It’s becoming increasingly clear that the fiscal response to COVID-19 in Europe and the United States will fall massively short. Policymakers are, as yet, not up to the task.
The “principle of effective demand,” the cornerstone of immediate post-war macroeconomics, requires that the government spends when the private sector might otherwise refuse—preventing a depression in spending and unemployment that would otherwise emerge. In so doing, the government ensures that employment and income across the community remains higher than individual spending choices alone would deliver. Government spending reasonably offsets private prudence. Continue reading “The fiscal response to COVID-19: The time to act is now”
As the COVID-19 shock continues to fan out across the global economy, policymakers are contemplating the correct response. Curiously, though the shock is of a different character to that during the Great Financial Crisis (GFC) the policy response should be broadly similar—monetary easing, (where possible) liquidity provision by central banks, and fiscal expansion. Whether policymakers react in the correct manner is crucial; the biggest danger facing the global economy right now is that they take the view that a different shock requires a different policy response. This is not the case—with an important caveat. Here we briefly frame the challenge of responding to COVID-19.
Macroeconomics and the COVID.
[Having just reviewed what I imagined to be the outcome in the event of Leave in the week before the Brexit referendum, I thought I’d drop it online for posterity. This is an abridged version (nothing added, only the scenarios that did not emerge and irrelevant details removed) from that written during the week between the devastating murder of MP Jo Cox and the referendum in 2016. With hindsight, the strength of public finances and the economy is clearly wrong and remains a puzzle to resolve; the business cycle more generally has held up–something to ponder in the period ahead; the prediction of a new PM in Bojo was also (thankfully) wrong; while I completely failed to foresee the recalcitrance of Labour to push back meaningfully against Brexit alongside a few other details… but still, our current predicament was in broad brush terms there to foresee. As to Article 50 extension, which i thought would not be granted, it now seems more a question of whether the UK asks rather if the EU grants, but let’s wait and see. I give myself 6/10, perhaps optimistically.]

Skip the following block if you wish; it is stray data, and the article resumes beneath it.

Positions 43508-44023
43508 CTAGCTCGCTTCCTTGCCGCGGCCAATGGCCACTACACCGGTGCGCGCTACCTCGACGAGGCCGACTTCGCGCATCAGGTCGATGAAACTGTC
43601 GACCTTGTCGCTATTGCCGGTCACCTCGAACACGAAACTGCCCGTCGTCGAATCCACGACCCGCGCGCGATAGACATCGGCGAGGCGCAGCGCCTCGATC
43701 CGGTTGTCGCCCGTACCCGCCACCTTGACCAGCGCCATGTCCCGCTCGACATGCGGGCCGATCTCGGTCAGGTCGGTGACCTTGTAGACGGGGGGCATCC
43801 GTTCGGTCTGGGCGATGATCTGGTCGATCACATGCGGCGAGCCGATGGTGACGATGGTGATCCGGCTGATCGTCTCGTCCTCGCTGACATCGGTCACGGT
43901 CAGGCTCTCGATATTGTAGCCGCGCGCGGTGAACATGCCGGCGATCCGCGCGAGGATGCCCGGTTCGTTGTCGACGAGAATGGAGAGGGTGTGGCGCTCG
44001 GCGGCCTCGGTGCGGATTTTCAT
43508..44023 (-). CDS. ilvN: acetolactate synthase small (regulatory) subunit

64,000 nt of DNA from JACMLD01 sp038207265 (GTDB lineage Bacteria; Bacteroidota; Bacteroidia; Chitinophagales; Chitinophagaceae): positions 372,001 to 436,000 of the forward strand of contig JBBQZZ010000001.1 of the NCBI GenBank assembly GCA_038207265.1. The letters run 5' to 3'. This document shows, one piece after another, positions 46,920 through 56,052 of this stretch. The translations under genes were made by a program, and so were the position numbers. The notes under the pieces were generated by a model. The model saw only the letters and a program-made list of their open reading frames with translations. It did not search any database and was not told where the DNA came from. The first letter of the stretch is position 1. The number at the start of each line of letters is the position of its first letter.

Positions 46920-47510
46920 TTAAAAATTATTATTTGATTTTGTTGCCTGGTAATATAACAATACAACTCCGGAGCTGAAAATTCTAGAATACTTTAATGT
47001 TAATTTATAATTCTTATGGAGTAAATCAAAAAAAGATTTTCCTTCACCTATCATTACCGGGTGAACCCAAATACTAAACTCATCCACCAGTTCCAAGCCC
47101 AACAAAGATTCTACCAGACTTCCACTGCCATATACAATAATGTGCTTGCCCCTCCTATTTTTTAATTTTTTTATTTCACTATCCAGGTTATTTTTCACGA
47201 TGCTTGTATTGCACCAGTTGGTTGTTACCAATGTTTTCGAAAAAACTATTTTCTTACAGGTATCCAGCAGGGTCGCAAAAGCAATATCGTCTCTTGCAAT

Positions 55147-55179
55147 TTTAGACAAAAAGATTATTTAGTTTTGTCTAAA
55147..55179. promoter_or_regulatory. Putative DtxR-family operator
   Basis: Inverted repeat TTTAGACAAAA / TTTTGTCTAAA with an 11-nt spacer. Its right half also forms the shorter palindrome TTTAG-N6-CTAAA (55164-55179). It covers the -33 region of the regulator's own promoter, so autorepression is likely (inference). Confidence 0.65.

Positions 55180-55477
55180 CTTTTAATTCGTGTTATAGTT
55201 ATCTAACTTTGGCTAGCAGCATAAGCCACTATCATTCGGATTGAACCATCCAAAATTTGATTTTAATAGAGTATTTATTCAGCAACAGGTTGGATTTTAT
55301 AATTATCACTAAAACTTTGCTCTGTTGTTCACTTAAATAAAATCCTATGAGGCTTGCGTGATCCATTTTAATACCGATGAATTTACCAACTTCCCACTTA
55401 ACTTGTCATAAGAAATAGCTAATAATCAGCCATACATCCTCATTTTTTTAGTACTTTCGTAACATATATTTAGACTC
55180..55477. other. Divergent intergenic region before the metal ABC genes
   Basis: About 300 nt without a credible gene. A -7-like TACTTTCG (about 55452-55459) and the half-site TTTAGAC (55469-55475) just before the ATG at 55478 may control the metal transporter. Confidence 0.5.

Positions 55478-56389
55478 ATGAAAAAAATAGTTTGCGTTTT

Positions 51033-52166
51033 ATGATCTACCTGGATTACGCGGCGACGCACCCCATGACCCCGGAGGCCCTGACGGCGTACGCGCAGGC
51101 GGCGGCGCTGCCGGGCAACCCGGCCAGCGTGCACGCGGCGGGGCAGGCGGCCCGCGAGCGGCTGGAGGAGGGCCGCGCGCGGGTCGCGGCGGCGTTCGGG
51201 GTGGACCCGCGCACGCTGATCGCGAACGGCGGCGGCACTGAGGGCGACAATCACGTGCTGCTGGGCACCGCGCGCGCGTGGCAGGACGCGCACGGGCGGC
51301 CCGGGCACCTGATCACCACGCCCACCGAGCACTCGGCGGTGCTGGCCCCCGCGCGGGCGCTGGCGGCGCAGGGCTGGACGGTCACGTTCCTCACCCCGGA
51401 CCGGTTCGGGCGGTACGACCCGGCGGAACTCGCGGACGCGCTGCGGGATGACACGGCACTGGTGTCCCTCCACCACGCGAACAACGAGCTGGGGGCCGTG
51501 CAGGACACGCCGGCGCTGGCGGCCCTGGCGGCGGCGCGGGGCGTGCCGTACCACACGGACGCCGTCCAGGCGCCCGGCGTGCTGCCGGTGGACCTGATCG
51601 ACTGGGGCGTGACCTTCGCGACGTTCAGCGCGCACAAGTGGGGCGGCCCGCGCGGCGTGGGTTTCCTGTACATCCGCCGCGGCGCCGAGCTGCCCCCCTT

*** Continue reading “The UK’s Referendum on the European Union: What Happens Next? [throwback from June 2016]”
AS NEW ECONOMIC Counsellor and Director of Research Department (RES), Gita Gopinath, settles into her new role at the IMF, what might her priorities be to make an imprint on the world’s premier monetary institution? Here’s a suggestion. She might begin by taking control of the IMF’s global forecasts—and do so with a view to rekindling the prospects for global macroeconomic policy coordination. Continue reading “On the prospects for global macroeconomic policy coordination”
THE PERCEPTIVE Simon Tilford of the Centre for European Reform has noticed a curious feature of Germany’s external accounts: her net international investment position (NIIP) reveals net “foreign assets have risen much less rapidly than the accumulated current account surpluses, leading to … losses: around €580 billion since 1999.” Continue reading “Germany’s Missing €500 billion”
Consolidated Parts I to III in pdf. Fixing Greece_FINAL
What happens next?
OF LATE, Greece’s current account has come close to registering, but has not yet equalled, surpluses achieved by her comparators at the time their crises abated. Against this, Greek public external debt remains much larger. Continue reading “Fixing Greece: Part III”